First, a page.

Members of the Arizona State Legislature ground their way to final adjournment of the 2014 Legislative session in late April. As always, next year’s state budget was the driving force of the entire process. During the last few weeks of the session, about 300 bills were stacked in an intentional logjam created in both chambers. The delay of those bills created negotiating items that were then used to facilitate the final agreement on the budget.
One hotly debated issue during the session was the possible takeover of construction inspections by OSHA. The feds had threatened this action since Arizona passed a residential fall protection law in 2012. That law raised the fall protection threshold from six feet up to 15 feet on single-family residential projects. The standard for full fall protection in commercial and industrial construction has been six feet for several years. This change was done at the request of the Home Builders Association of Central Arizona.
On March 28, Federal OSHA delivered a “show cause” letter to the Industrial Commission of Arizona. That letter advised the state that Arizona’s fall protection standard was “not as effective” and asked for written response from the state. This was the first step of the process that ends with a federal takeover.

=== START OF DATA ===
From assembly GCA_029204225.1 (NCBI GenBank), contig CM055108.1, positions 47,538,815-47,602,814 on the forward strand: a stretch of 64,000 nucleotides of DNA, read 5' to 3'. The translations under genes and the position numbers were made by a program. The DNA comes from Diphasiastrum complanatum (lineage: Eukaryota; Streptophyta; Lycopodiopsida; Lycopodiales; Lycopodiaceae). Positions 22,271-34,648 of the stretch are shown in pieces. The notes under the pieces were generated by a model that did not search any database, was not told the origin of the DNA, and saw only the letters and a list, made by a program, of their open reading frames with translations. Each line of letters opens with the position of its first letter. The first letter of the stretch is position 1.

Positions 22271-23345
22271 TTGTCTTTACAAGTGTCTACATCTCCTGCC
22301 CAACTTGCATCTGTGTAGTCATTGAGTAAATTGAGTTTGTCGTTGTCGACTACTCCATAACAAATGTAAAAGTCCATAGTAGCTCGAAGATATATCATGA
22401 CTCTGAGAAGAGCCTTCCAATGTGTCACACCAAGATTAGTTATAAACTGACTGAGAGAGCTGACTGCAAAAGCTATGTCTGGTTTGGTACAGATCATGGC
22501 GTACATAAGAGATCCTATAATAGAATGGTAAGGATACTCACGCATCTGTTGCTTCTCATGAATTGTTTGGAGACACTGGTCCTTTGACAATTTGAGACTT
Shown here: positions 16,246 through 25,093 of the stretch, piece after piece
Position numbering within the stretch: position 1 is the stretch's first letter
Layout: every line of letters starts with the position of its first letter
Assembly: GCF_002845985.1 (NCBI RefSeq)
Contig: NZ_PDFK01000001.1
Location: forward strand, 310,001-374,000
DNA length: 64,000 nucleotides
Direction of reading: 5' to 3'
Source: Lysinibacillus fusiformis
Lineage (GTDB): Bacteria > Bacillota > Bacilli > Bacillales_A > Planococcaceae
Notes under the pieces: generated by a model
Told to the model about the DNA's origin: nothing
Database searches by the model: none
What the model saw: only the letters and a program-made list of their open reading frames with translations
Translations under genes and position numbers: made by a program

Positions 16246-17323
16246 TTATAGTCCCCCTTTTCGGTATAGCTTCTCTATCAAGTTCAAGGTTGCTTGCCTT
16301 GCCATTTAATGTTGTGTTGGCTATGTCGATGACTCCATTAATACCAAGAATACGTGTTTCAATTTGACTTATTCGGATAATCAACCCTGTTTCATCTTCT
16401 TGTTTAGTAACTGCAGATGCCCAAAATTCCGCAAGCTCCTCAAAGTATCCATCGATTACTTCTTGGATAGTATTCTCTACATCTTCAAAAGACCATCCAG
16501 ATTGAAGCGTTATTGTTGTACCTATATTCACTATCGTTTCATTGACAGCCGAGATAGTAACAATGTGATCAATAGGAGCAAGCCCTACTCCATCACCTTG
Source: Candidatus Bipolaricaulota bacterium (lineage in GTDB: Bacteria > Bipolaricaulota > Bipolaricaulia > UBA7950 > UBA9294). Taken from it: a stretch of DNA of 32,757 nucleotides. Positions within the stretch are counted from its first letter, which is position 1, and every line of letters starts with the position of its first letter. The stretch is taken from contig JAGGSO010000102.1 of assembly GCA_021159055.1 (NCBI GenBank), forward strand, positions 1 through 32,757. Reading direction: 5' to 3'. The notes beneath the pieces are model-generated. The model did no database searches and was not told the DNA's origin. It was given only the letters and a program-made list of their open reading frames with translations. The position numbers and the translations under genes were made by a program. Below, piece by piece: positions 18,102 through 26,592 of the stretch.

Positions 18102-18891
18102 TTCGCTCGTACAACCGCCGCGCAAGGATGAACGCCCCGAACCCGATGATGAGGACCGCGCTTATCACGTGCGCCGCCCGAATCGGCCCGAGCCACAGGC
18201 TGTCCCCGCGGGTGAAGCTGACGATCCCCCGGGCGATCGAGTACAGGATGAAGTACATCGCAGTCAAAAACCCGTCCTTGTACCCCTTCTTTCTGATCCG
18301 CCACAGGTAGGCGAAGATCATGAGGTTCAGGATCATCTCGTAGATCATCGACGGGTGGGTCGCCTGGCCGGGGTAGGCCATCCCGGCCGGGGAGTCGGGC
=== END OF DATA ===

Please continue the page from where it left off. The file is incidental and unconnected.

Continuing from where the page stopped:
The Arizona Builders’ Alliance aggressively pursued amendment to the existing law, while trying to broker discussion and agreement among all the affected parties. Other members of the business community became involved due to concerns about OSHA takeover having a negative impact on all construction and other businesses as well.
As a result of ABA’s effort, the Legislature passed a “conditional repeal” bill. If the feds publish a notice in the Federal Register that Arizona’s law is “not as effective” as the federal standard, it will trigger an administrative repeal of the residential fall protection law. OSHA has indicated it intends to publish such a notice this summer. If that occurs, the threat of Arizona losing its ability to do construction inspections is gone.